Where do they go? Importance of horse tracing after racing highlighted


Racing industry administrators have emphasised the importance of traceability of horses after their racing career is over, with an “elongated duty of care” noted.

Several delegates from around the world converged earlier in the week for the second session of the International Forum for the Aftercare of Racehorses (IFAR) 2021 virtual series. It was moderated by Australia-based broadcaster Caroline Searcy.

All four speakers discussed the traceability measures that their organizations use or have developed to keep track of racehorses throughout their lives. Additionally, they suggested that having a dedicated individual or resource to contact through an administrative or regulatory body was an instrumental part of driving change toward prioritizing aftercare.

Aidan Butler, chief operating officer of 1/ST Racing and president of 1/ST Content in the US, was among the speakers. 1/ST operates Gulfstream Park, Golden Gate Fields, Santa Anita Park, and venues under the umbrella of the Maryland Jockey Club. Butler spoke of efforts of 1/ST Racing to track horses at their racing facilities and to coordinate with accredited aftercare organizations to place horses that need homes. All of 1/ST’s racing sites have a fulltime Thoroughbred placement liaison who is accessible to horsemen 24/7.

“It is fundamentally important to aftercare to know where horses are going when they have left the racetrack,” Butler said.

He also remarked that “things had changed” for the positive in terms of how the Thoroughbred industry considers aftercare and “elongating our duty of care to the horse”.

New Zealand Thoroughbred Racing’s Welfare & Sustainability general manager Martin Burns discussed the aftercare landscape in New Zealand and the increased investment in traceability measures in that jurisdiction, where the “culture of compliance” on the importance of submitting this data is developing. He also emphasized how effective aftercare practices, including stories of post-racing successes, are part of the strategy of repelling anti-racing sentiment.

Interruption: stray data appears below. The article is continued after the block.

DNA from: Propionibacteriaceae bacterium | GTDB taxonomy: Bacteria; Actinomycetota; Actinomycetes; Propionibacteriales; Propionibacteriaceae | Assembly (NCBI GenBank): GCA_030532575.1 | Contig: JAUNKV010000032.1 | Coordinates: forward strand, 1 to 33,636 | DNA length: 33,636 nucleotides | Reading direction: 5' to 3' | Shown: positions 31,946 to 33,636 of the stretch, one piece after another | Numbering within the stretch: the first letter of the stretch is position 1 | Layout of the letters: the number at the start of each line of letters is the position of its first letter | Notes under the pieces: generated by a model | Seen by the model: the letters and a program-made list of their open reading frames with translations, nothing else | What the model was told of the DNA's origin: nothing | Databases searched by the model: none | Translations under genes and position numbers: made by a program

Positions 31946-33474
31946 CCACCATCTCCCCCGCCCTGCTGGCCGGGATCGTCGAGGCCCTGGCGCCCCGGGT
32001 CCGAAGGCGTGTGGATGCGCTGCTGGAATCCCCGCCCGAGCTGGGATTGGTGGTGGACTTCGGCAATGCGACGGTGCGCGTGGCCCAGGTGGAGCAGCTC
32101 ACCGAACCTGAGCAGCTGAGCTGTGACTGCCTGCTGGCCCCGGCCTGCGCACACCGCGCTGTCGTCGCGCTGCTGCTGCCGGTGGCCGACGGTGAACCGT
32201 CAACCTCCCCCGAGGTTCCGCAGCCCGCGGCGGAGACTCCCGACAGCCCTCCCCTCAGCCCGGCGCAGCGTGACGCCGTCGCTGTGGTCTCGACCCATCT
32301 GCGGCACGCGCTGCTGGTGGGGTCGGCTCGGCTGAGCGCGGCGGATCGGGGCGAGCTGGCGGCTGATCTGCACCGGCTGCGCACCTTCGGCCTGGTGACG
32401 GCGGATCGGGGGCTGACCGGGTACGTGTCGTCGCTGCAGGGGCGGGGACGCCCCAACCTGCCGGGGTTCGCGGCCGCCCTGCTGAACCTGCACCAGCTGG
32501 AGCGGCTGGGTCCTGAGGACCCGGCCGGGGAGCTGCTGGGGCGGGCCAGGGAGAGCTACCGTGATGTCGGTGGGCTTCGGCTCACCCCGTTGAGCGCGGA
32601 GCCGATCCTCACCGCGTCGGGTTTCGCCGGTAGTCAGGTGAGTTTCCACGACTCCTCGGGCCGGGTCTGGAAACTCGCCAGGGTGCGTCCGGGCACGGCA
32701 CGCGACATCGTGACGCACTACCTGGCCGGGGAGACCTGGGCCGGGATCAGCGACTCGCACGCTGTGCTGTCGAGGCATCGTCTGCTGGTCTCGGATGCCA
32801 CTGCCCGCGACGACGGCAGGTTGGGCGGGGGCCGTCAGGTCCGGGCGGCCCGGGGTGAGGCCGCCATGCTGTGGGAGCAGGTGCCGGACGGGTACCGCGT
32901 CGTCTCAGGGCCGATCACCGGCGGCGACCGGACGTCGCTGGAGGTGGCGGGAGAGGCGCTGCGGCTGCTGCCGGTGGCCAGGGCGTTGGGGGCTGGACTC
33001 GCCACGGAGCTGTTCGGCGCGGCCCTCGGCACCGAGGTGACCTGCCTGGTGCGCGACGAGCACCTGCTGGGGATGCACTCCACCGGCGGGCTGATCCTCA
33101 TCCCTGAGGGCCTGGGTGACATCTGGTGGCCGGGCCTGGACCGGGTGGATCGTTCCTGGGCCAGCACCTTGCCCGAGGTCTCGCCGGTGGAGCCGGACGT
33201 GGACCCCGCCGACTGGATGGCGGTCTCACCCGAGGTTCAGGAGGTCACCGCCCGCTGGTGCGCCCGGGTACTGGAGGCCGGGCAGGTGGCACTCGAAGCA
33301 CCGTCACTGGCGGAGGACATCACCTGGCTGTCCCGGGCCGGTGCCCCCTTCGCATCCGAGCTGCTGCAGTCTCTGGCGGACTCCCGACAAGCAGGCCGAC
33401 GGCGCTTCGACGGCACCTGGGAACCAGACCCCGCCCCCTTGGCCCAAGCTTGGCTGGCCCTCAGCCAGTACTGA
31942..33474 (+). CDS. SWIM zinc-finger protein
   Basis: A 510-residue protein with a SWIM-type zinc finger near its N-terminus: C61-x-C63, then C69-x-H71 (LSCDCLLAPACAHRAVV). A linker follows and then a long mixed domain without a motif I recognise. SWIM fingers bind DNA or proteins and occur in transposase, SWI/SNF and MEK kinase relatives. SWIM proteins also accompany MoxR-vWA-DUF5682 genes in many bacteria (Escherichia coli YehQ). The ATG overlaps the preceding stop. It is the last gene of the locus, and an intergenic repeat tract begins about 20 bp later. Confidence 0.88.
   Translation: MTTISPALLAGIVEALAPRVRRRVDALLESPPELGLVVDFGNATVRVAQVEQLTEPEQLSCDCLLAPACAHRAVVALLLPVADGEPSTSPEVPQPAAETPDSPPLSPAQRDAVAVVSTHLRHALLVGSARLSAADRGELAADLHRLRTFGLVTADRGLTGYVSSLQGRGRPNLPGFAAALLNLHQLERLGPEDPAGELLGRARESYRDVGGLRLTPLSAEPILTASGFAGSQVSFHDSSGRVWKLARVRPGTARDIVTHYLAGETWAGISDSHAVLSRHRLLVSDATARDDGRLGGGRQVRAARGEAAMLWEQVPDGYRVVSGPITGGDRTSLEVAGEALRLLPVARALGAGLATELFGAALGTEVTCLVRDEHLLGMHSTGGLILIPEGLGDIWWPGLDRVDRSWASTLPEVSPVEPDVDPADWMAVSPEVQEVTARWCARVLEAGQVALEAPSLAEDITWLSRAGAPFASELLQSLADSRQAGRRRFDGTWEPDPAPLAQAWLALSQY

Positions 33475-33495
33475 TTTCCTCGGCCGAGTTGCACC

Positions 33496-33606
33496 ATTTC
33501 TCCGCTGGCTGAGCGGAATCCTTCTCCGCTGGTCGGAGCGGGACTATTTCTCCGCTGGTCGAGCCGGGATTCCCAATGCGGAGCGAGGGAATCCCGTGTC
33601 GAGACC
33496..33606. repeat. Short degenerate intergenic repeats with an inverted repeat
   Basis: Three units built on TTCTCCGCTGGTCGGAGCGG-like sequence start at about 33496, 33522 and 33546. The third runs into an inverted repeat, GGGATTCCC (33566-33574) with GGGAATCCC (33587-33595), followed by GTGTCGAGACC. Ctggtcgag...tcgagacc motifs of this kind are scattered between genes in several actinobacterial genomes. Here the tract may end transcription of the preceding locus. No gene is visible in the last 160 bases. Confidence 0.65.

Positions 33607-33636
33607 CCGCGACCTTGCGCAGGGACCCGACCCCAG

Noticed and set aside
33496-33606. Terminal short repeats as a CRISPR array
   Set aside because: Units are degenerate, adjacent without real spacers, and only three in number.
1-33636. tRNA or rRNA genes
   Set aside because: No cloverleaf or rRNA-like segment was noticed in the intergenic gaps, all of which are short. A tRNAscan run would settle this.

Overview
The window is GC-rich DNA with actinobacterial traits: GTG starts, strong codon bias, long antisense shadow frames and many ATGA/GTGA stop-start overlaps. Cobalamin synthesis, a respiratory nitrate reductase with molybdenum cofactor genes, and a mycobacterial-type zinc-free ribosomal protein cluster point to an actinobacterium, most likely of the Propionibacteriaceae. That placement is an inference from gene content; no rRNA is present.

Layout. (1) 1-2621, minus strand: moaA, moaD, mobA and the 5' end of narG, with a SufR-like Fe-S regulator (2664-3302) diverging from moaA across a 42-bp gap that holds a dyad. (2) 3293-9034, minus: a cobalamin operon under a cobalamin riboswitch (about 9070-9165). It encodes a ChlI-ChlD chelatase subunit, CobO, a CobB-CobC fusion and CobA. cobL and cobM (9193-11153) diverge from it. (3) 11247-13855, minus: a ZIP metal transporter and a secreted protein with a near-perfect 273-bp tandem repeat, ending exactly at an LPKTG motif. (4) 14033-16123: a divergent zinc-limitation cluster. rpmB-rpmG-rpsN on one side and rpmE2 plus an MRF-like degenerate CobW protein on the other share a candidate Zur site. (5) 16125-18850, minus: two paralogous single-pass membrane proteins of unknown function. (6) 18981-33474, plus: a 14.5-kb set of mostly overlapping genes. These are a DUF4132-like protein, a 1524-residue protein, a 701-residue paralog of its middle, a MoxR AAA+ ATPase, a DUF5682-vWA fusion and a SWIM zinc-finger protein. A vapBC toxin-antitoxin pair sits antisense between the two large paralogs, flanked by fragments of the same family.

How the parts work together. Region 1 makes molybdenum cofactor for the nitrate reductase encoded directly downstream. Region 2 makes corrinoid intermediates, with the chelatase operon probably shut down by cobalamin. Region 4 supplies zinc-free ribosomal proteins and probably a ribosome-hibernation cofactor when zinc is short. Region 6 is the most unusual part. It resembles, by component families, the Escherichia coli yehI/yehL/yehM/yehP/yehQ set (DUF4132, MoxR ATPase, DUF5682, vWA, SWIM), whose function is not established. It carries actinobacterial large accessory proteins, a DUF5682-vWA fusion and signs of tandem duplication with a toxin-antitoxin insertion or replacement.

“Communications must convey accountability and responsibility,” Burns said. “Robust data is important but not everything. Anecdotal stories are compelling. We must be able to convey information that ensures ongoing public trust in racing.”

Simon Cooper of Weatherbys in Britain lauded the benefits of the Weatherbys e-passport over paper documentation, which he described as the key barrier to effective traceability. The digital passport enables immediate documentation of major events in a horse’s life, from an owner change and traveling to notification of retirement and vaccinations.

Cooper believes that documentation of these events in a horse’s life should be mandatory and be submitted to a horse’s records within a certain time frame of their occurrence.

“Education and communication is an incredibly important part of this,” he said.

Racing and Wagering Western Australia (RWWA) animal welfare manager Dr Anna Smet described the racehorse welfare plan established by RWWA in 2019, which has resulted in the creation of the Off-the-Track WA Retraining Program and a digital passport to track horses. The goal of the retraining program is to complement established pathways for rehoming post-racing and to provide an alternate option for horses that are not selected by retrainers or sold/gifted easily, such as those in remote locations.

“At the end of the day, the horses are really the champions of the sport,” Smet said. “It’s really important that we’re doing everything we can to set them up for success after racing.”

The third session of the 2021 IFAR is scheduled for April 20 at noon (GMT) is on “Global Insights on Aftercare (Aftercare Providers, Equine Charities).” It will be moderated by Donna Brothers, who is part of the racing coverage team for NBC Sports in the United States. Panelists will include Stacie Clark, operations consultant, Thoroughbred Aftercare Alliance (US); Lisa Coffey, founder and director, Racing Hearts (AUS); John Osborne, director of Equine Welfare and Bloodstock, Horse Racing Ireland; Dr. Ignacio Pavlovsky, veterinarian, owner, and breeder (ARG); and Kristin Werner, senior counsel, The Jockey Club and administrator, Thoroughbred Incentive Program (US).

The first webinar in the series “Aftercare – Racing’s Responsibility” was moderated by international racing broadcaster Nick Luck (UK) and featured a panel composed of Yogi Breisner MBE, equestrian coach (UK); Jessica Harrington, trainer (IRE); Graham and Anita Motion, owners, Herringswell Stable (US); and Nemone Routh, racing office manager, Aga Khan Studs (FR).


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